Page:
Category: Autoimmune rheumatologic diseases
Currently, diagnosis and monitoring the disease progression of Rheumatoid Arthritis (RA) is challenging and there is no a biochemical test for detection early-stage RA. In this study, we aimed to identify putative biomarkers for RA by leveraging gene expression data with machine learning approaches.
We collected publicly available microarray data with 348 synovium (SY) and 2,518 whole blood (WB) samples. The raw data was processed, merged and normalized across studies and treatments. We developed a machine learning pipeline for robust feature selection. We found 16 genes highly associated with RA in both tissues: 6 up-regulated: MARCH1, NMI, LXN, DCP2, IFT20, RPS27L, and 10 down-regulated: DEXI, GPATCH8, BRD2, BMS1, ANKRD11, CBLB, TNPO2, MYC, ZBTB16, PRDX6. The up-regulated genes are involved in immune and inflammatory response, apoptotic processes, and DNA damage response, whereas the down-regulated genes are involved in in tissue homeostasis and bone development, negative regulation of epidermal growth factor-activated receptor activity, and response to oxidative stress, regulation of cell growth and proliferation, oxygen transportation, and regulation of gene expression. Finally, we built a prediction model with selected genes on the WB tissue, obtaining AUC 0.97 with sensitivity 0.85 and specificity 0.95. The validation of results was conducted on an independent synovium RNA-seq data with the model performance of AUC 0.97 with sens. 0.71 and spec. 0.99.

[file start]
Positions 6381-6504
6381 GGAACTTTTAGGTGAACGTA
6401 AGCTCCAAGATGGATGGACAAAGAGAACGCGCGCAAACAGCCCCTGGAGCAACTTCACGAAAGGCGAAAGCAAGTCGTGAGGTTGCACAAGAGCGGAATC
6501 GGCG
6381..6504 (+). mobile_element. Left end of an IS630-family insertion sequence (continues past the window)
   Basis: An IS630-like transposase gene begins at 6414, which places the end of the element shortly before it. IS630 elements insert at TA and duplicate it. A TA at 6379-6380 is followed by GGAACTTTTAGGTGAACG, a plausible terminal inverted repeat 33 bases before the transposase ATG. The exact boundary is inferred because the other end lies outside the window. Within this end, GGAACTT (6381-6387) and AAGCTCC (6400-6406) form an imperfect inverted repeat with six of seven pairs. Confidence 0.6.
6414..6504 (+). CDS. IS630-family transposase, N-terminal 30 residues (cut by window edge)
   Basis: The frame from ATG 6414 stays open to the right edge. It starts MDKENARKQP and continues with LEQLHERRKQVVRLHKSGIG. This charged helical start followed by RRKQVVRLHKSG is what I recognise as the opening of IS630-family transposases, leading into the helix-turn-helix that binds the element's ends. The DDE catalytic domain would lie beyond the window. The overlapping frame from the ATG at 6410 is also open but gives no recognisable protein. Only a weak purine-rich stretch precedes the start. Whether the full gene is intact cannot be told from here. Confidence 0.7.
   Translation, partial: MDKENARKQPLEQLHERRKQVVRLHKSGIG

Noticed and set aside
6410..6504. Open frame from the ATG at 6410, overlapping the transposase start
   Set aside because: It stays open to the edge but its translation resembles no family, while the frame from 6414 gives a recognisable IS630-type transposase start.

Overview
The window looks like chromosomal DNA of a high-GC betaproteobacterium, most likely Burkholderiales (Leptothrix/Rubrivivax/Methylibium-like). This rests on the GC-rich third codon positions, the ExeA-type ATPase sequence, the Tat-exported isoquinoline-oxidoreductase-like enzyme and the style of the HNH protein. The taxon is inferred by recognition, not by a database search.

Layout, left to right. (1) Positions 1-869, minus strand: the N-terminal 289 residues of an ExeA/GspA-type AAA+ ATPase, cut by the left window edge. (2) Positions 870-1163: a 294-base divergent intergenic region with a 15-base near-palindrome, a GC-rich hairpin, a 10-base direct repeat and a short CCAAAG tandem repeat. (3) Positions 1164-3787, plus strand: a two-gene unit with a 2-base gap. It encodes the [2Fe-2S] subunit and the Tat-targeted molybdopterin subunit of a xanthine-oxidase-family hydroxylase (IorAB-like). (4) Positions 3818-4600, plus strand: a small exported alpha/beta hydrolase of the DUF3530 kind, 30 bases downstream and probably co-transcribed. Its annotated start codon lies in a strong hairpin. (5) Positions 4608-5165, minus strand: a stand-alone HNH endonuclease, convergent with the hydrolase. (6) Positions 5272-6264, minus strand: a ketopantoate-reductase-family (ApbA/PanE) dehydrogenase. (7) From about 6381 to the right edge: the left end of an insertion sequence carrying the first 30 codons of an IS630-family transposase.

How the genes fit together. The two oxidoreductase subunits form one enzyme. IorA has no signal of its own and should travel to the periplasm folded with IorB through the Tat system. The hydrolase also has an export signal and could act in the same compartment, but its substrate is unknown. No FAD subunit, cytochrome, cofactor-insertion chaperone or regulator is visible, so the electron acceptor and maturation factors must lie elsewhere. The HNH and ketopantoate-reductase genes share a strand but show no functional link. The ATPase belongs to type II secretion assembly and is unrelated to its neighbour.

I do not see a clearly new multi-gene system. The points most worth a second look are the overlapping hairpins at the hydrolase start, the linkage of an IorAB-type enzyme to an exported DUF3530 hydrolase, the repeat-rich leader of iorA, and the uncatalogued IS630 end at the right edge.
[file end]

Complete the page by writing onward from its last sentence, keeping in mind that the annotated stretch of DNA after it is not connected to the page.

In our comprehensive in-silico search we found novel biomarkers in RA. Identification of extensive proteins secretion in blood could allow precision phenotyping which could have a positive impact on monitoring disease progression and patient treatment.